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Seniors and Pets

November 30, 2020
by TammyS | For Seniors
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Pets can help us stay young and feel needed and loved.  They help us to stay active, remain social, decrease our risk for heart disease, reduce stress, give us a sense of purpose and improve our mental health, provide a sense of security, and, in general, enhance our lives overall.  Having to walk a pet dog two or three times a day will keep seniors up and on their feet and out of doors, getting some exercise, fresh air, and perhaps socializing with others who are also walking their dogs.

The question is – what type of pet should you have?  And should it be a dog or a cat?  There are several things to consider before you make that decision:

  • Income – living on a fixed income that is already tight may pose challenges when it comes to caring for a pet.  There will be vet bills to consider, food, and possibly medicine to purchase for your pet so this all needs to be considered.
  • Activity level – if you are unable to walk or play with a dog?  If so, then a cat or other pet that can be litter box trained is probably more in line with what you may be looking for in a pet.  Unless you have a fenced in backyard where your pet can run and relieve itself and you are physically capable of cleaning up after them.
  • Allergies – does the senior have allergies?  This is something to consider before getting any type of pet.  There are some types of pets that give off less dander than others and you may want to look for one of those.
  • How set in your ways are you?  If you like everything to always be in its place and will be upset by dog or cat hair, water dribbles near the watering bowl, or cleaning a litter box, then think long and hard before brining an animal into the mix.
  • Where do you live?  Do you own your own home where you can have any type of pet you wish, or do you live in a facility that limits access to owning certain or all pets?
  • What age pet would be best?  Training a puppy or kitten may be too much for some seniors and can take several weeks to months.  On the other hand, adopting an aged animal also may come with issues since an older pet may develop age-related issues just as we do.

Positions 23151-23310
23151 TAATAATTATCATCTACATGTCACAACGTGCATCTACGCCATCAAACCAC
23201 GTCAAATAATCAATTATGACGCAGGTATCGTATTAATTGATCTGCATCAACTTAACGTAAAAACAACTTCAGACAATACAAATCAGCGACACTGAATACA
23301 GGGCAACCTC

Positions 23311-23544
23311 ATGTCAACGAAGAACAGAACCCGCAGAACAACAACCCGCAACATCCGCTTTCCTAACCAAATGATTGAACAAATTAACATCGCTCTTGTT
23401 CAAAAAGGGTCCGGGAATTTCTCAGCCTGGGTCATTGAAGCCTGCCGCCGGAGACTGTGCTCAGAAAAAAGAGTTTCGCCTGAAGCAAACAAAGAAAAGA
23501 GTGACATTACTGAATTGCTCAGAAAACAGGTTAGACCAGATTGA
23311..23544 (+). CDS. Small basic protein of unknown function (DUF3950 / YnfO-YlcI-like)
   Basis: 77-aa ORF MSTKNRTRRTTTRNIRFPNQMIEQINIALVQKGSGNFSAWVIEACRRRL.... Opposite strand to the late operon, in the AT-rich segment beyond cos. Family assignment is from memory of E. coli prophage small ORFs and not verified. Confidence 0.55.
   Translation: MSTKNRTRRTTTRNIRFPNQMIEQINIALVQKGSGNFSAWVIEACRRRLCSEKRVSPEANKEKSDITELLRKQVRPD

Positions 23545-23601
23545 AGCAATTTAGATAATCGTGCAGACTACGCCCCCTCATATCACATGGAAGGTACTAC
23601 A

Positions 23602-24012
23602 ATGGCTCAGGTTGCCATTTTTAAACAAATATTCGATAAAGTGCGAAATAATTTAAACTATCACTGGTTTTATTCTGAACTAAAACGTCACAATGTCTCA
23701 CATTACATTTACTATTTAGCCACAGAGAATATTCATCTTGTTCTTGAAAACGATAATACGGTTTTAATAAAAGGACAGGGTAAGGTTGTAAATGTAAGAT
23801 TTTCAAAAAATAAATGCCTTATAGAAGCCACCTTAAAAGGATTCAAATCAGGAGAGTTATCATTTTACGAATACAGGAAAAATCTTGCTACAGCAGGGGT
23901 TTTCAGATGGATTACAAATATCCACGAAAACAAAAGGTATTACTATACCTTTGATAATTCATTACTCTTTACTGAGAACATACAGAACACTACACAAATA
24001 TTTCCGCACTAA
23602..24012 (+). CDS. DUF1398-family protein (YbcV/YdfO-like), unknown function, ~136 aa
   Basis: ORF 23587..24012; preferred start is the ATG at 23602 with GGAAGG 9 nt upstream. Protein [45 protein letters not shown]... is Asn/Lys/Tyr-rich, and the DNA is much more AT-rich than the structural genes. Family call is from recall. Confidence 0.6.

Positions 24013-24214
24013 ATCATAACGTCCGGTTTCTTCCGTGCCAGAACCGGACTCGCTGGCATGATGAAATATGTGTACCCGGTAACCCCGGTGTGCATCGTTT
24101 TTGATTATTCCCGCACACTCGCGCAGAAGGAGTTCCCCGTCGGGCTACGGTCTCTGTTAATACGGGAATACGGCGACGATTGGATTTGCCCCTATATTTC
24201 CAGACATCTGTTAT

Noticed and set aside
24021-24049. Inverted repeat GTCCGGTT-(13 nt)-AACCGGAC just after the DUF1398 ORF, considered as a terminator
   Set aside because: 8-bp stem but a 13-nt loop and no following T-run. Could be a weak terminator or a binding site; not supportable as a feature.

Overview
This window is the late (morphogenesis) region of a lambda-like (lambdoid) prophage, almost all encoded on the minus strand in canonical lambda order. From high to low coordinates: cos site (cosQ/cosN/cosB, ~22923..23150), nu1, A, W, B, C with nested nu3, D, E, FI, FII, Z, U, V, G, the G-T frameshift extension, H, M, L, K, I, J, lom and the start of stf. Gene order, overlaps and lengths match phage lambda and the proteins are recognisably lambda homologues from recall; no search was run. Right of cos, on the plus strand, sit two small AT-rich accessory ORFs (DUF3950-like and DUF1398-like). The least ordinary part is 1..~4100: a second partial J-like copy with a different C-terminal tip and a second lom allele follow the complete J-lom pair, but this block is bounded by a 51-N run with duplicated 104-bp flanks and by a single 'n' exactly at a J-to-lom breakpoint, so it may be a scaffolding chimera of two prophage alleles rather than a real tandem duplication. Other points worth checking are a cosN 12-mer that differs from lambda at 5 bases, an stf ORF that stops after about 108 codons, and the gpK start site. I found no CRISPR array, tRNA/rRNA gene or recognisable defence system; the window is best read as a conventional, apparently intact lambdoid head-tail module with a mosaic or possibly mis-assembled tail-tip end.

• Are you able to arrange for a back up plan for your pet should you be admitted to the hospital, go into rehab for several weeks or can no longer remain in your own home?
  • What temperament would be a good fit for a senior.  All small dogs are not always calm, and all larger dogs are not always high energy.  It is a good idea to think about and determine which type of temperament will suit you and your lifestyle best.
  • Would a therapeutic or emotional support pet be best for you to help you function both at home and during outings?  This type of pet will likely be acceptable to whatever facility you live in or shop at, except for nursing homes or certain other long-term care facilities.
  • Will you purchase a pet from a breeder or get one from an animal shelter?  This writer has always owned rescue animals and there are enough of them to adopt at any and every animal or rescue shelter, no matter where you live.  Think of the joy you can bring to an animal who once lived in a loving home but had to be surrendered to a shelter due to its owner passing, financial issues, or other tragedies.  Most of the time these animals have already been spayed or neutered, are up to date on vaccinations and some shelters even offer discounts to senior adopters.

There are many different types of pets out there and many ways to acquire one.  Please visit Seniors Helping Seniors next Blog for suggestions on different types and breeds to help you determine which pet is right for you.

If Seniors Helping Seniors can help you in any way, please call (772) 492-8381

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